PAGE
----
Author Topic: Really Bad Day  (Read 10308 times)

Mindfullness

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Really Bad Day
« on: April 18, 2011, 09:49:10 PM »
I'm not even sure if this should be a vipassana forum post, but for some reason, I feel like this is the best place to go for help right now. For about six years now, since I became an undergraduate at my university(I am now a non-degree graduate student at the same university), I have become highly aware of my issues of deep insecurity regarding my self-esteem in the areas of education and work. I did not end up doing well in my undergrad. From the moment I stepped onto my college campus, for reasons I cannot explain, I felt burned out, like this wasn't for me. I think I might have taken too many A.P. classes in high school and become fed up with trying so hard and getting little in return(in terms of high grades). Those issues have not gone away. Last week, I took a Calculus 3 test and I ended up getting a D in it after studying for a week. On the first test, I got a B, and way above the average, and so I felt really dissapointed this time. I always have this feeling, though. I always have this feeling that no matter how hard I try, it doesn't matter in the end, because I will only get a B or a C, and to me, that is not acceptable, especially since I want to go to graduate school. Now, I feel useless. I don't know what to do. These feelings of inadequacy never go away. In terms of work, I did not do an internship, so now, it is hard for me to find a full-time job. I feel like I'm not doing something is not right. Maybe I'm trying too hard, which is, conversely, why I did not do as well as I wanted to in undergrad(as well as now). Maybe I have conditioned myself to just believe the fact that I'm not smart and am always doomed to mediocrity? I guess all this ties into vipassana because it made me see how much of self-doubt I am filled with, in regards to everything, including my posture. I am always feeling unsure or angry or frustrated at myself or at life. I don't know if it would be a good idea to go to graduate school in a year, because I feel so damn frustrated with myself. If I went to graduate school, I would always have feelings of self-defeat and would probably get bogged down. I don't know what to do.

Morning Dew

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Re: Really Bad Day
« Reply #1 on: April 18, 2011, 10:09:03 PM »
You maybe seeing how much doubt you have and how much insecurity but you are seeing this intelectualy and not actualy.
I am not sure what you practice but whatever it is let go of it and try to simply do Calm-abiding. I get a feeli g that many belive they are practicing Vipassana yet faim to see that their anxiousness is worsening.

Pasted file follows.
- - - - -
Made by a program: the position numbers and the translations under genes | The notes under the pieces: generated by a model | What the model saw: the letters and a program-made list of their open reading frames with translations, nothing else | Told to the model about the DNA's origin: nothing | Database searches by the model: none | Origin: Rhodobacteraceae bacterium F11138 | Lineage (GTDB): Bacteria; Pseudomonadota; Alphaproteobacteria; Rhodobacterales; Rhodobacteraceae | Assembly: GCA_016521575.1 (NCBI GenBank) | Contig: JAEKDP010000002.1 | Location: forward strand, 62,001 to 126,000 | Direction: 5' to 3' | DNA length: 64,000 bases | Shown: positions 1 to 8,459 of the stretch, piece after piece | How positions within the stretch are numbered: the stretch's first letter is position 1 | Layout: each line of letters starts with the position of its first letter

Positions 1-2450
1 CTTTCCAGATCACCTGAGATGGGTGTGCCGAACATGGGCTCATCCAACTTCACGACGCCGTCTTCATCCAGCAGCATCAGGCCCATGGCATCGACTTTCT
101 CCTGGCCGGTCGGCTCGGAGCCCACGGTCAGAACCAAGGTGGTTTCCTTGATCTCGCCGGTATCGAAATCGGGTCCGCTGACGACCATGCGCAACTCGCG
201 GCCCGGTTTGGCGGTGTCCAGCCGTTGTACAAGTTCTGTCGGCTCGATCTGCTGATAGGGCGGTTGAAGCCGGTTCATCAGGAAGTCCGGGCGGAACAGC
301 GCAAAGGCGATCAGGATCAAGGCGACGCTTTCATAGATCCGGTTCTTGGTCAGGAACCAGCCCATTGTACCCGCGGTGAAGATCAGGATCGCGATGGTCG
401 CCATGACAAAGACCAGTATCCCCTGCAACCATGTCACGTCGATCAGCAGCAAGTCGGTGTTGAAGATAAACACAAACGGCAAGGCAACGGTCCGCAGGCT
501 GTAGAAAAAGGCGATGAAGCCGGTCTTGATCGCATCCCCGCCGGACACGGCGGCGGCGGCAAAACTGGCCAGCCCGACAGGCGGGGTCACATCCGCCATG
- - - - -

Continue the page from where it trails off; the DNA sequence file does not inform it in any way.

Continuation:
Get into building a calm foundation. Even with a calm foundation this ride can be one hell of a one, without it just a big anxious confusion.

You cant sort this one out intelectualy! No matter how hard you try. Keep doing what you are doing and engage into relaxing your body. This is where all the energy is stuck in form of fragmented mind. Body must become trully relaxed before it can release the tension.

You can not do Vipassana intelectualy in my opinion but let it come out on its own accord when the body-mind is ready. Keep a steady daily practice in calm abiding.

Also find a way to vent like in writing a journal in here. It sure helps me.

Friendly Dusko

Matthew

  • The Irreverent Buddhist
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Re: Really Bad Day
« Reply #2 on: April 19, 2011, 12:10:01 AM »
Equanimity dude.

Lou Reed - Perfect Day
~oOo~     Tat Tvam Asi     ~oOo~    How will you make the world a better place today?     ~oOo~    Fabricate Nothing     ~oOo~

Mindfullness

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Re: Really Bad Day
« Reply #3 on: April 19, 2011, 01:09:38 AM »
Thanks for the replies. I am just curious how calm-abiding meditation will help me deal with my negative thoughts? I feel like when I do calm abiding meditation, even when I feel like my body is completely relaxed, I still have many thoughts in my head. Is that normal? Also, I'm sure this has been asked many times before, but when I breath in and out, do I have to feel what is going on in my entire body? Or just areas where I feel specific sensations?

someguy

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Re: Really Bad Day
« Reply #4 on: April 19, 2011, 03:22:03 AM »
I don't know what to do.

Whatever you decide to do, just keep reminding yourself that self-doubt and unkindness toward yourself will never benefit you.

I know, I know that's easier said than done. That's what the practice is about. Somewhere along the line you have to break the chain. With each "episode" of self doubt, you're pouring water on the roots that cause such thoughts. Be with those thoughts. Notice them without judging. Eventually you'll come to understand that they are optional and not helpful. Then you will come to believe this truth to such an extent that the mind will no longer bother thinking thoughts of self-doubt, for even it knows they are just stories.

Hang in there.

Andrew

  • Member
    • friends tell me things, sometimes I listen.
    • Letting Go.
Re: Really Bad Day
« Reply #5 on: April 19, 2011, 07:11:06 AM »
Hi nliyan25.

+1 on all the advice so far. Read it over many times for maximum benefit.